(Book Jacket Status: Jacketed)
Samuel Butler was among the most wide-ranging of the accomplished crew of late Victorian writers to which be belonged -- a forceful controversialist in the debates that surrounded Darwin's theory of evolution, a painter who sometimes exhibited at the Royal Academy, an idiosyncratic critic and a gifted travel writer, and even, in his early years, a highly successful sheep farmer in New Zealand. He was also, as The Way of All Flesh, his deterministic tale of the havoc wrought by genetic inheritance, suggests, one of the great British masters of the novel of ideas.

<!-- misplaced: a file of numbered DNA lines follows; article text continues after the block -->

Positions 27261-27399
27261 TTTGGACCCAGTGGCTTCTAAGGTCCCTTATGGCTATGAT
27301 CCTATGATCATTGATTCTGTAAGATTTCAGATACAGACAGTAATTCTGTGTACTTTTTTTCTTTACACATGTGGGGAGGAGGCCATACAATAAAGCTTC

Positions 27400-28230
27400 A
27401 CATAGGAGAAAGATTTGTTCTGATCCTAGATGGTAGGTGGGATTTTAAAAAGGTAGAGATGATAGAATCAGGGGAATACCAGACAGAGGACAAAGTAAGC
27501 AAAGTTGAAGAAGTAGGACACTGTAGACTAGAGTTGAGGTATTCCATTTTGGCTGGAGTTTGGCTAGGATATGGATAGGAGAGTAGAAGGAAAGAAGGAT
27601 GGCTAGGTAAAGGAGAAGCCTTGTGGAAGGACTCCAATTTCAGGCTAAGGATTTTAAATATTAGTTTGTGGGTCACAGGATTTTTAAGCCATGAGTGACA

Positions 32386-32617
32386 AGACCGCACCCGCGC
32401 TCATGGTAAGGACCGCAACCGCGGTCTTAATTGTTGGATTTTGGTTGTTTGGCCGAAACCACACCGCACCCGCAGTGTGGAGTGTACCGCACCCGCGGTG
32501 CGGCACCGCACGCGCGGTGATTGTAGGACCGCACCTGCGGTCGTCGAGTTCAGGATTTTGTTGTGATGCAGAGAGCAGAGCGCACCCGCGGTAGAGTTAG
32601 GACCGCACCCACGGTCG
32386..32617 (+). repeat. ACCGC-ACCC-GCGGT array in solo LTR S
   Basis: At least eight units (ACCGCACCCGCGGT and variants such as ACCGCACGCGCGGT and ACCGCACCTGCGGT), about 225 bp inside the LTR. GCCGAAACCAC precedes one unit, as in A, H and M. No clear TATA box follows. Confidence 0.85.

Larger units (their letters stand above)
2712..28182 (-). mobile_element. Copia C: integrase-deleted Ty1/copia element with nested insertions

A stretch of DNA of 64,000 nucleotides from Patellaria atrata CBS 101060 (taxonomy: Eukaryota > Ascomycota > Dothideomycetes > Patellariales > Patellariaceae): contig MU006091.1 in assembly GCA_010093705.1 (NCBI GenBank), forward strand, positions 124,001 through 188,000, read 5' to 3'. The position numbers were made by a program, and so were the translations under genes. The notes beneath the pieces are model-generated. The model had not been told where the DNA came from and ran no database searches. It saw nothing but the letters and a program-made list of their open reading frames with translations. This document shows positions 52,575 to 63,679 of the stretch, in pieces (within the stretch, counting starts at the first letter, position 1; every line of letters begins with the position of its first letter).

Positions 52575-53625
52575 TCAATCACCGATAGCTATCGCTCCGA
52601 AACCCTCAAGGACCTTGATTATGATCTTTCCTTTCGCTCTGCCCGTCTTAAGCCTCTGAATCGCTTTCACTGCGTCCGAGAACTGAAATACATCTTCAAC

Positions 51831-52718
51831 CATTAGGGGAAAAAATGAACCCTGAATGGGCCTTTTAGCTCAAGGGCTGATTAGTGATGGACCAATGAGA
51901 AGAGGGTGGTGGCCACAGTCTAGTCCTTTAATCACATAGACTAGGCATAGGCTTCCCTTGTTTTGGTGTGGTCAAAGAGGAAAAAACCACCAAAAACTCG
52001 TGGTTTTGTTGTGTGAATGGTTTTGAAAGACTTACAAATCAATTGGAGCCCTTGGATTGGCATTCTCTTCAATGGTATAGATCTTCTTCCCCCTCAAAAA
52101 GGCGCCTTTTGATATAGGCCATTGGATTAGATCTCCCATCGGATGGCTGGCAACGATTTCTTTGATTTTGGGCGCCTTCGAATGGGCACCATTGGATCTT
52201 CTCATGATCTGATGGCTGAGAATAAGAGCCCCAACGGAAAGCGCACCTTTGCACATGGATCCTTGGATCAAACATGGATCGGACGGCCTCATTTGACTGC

About the Author
P. N. Furbank is Emeritus Professor of the Open University and author of Samuel Butler: 1835-1902. Other publications include E. M. Forster: A Life; Italo Svevo: the Man and the Writer; Unholy Pleasure: the Idea of Social Class and, most recently, Diderot: A Critical Biography.